Any from the house of Israel or from among the immigrants residing in your midst who may have eaten any blood — I will set my face 5 against the souls eating blood, and I will cut them off from the midst of their people, because the soul of the flesh is in the blood. And I have given it to you [for use] on the altar, to make atonement over your souls, because the blood itself must atone for the soul. The soul of all flesh is its blood; everyone eating it will be cut off. (Leviticus 17:10-11, 14)

This says explicitly that the soul of flesh is in the blood and that the soul of flesh is the blood — the heavenly aspect, the sacred element, the Lord's possession.

[5] In the same author:

Set yourself firmly against eating blood, because the blood itself is the soul, and you shall not eat the soul with the flesh. (Deuteronomy 12:23, 24, 25)

These verses again show that blood is being called the soul, that is, heavenly life, or a heavenly quality, as represented by the burnt offerings and sacrifices of that religion. The prohibition in Exodus 23:18 and 34:25 against offering the blood of a sacrifice on top of yeast bread 6 also represented a ban on mingling any heavenly aspect, which belongs to the Lord — and only what belongs to him is heavenly and sacred — with any distinctly human aspect, which is profane. Anything containing yeast symbolized what was corrupt and tainted.

(References: Deuteronomy 12:23-25)

[6] The reason blood is called soul and symbolizes the holiness of charity, and the reason it represented the holiness of love in the Jewish religion, is that it constitutes the life of the body. Since blood constitutes the life of the body, it is the body's outermost soul, so that we can call it the physical soul, or the vehicle of our physical life. 7 And since external objects represented inner attributes in the representative churches, blood represented the soul, or heavenly life.


1. Swedenborg has previously identified or discussed biblical support for the symbolic connection of blood with charity (love for one's neighbor) or, in a negative sense, with violence done to charity, in §§330, 373-374, 1005, 1010. [SS]

2. On heavenly-spiritual qualities, see below in subsection 4. See also the sections listed in §9671, including §§1577 and 1824 in the present volume. [LHC]

3. Many Middle Eastern religions included a rite in which sacred objects and persons were anointed with oil, an act that was believed to impart holiness or divinely based authority. For references to the spattering of blood and of anointing oil on Aaron and his sons, see note 4 in §1001 just below. For more on the topic of anointing, see note 1 in §1361. [SS]

4. The first edition lists Leviticus 17:12, 13, 14-15, 18, 19 rather than 16:14-15, 18-19. The third Latin edition (Swedenborg [1749-1756] 1949-1973) emends to 16:12-15, 18-19, but verses 12 and 13 are not closely related. It is possible but unlikely that the intended reference would have included 17:12-14; all three verses mention blood, but they do not bear directly on the subjects listed here (verse 14 being quoted below in subsection 4). For the spattering of blood and of anointing oil on Aaron and his sons, see Exodus 29:21 and Leviticus 8:30. (At least one example of each of the other subjects mentioned in the translation here is included in the verses listed.) [LHC]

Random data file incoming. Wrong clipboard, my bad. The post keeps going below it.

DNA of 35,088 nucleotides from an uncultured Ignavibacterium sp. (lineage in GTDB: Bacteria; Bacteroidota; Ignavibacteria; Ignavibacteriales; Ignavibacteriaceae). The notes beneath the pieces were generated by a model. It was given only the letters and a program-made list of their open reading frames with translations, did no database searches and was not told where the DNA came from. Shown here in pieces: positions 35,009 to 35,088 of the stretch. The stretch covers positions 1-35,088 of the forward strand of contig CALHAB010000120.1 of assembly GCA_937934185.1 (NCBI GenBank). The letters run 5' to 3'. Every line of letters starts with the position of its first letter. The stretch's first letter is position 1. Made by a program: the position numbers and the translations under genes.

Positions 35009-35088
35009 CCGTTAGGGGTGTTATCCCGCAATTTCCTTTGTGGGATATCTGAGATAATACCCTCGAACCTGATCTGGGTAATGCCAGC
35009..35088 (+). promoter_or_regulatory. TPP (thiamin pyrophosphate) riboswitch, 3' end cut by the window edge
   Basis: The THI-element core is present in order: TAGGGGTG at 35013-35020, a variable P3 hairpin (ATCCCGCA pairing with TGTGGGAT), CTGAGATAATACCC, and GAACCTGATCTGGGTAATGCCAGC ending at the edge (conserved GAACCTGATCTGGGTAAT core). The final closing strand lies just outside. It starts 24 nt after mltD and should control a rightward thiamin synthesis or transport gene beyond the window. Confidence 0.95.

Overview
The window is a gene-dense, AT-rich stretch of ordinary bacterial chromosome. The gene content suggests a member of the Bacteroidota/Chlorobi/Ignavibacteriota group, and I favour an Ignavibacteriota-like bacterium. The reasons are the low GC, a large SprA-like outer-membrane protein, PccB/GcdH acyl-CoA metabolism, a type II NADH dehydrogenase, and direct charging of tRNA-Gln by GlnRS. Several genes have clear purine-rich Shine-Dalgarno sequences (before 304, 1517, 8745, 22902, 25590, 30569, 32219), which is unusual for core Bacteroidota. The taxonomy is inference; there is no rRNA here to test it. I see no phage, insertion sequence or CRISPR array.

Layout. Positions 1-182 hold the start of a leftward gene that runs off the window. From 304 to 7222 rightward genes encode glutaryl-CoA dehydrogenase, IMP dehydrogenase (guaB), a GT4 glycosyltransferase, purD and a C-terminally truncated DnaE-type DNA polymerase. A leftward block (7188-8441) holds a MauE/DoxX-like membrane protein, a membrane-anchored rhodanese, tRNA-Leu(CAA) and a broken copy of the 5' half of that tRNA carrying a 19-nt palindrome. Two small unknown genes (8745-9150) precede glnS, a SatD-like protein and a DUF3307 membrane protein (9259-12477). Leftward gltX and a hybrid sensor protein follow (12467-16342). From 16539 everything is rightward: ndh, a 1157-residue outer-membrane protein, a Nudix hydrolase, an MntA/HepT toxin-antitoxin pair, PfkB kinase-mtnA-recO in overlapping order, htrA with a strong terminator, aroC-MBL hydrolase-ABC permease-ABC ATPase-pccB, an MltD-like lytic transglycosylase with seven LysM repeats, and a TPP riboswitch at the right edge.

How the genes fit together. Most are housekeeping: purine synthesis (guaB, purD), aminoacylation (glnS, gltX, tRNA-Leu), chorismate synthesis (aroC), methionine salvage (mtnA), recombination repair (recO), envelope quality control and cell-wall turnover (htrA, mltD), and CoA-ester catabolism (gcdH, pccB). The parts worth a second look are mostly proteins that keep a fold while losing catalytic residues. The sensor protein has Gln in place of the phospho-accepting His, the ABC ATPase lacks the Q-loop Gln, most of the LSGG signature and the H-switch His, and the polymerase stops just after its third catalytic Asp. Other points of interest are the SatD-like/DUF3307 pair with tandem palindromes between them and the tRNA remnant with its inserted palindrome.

5. On the translation "face," which represents a plural in the Latin, and in the Hebrew of which the Latin is a translation, see note 3 in §5. [Editors]

6. "Yeast bread" refers to bread leavened by a portion of active, fermented dough held over from a previous batch (sourdough). Such leavening was often a symbol of corruption, not only in biblical cultures but in the ancient world in general. Mosaic Law thus specified unleavened bread for certain sacred uses; see, for example, Exodus 12:15. For a counterexample in which leavening is used in a positive sense, see Matthew 13:33. [SS]

7. Swedenborg is building on a very long tradition that held that the soul or higher mind controlled or operated the components of the body by means of "spirits," or very fine fluids or vapors, transmitted through the veins and arteries along with the blood. He states the same idea variously in his scientific works as well; see, for example, Dynamics of the Soul's Domain (Swedenborg [1740-1741] 1955), part 2, §§46, 199, 240; Draft on the Fiber (Swedenborg 1976a) §§299, 374; The Soul's Domain (Swedenborg [1744-1745] 1960) §334. [SS]

(References: Genesis 9:4)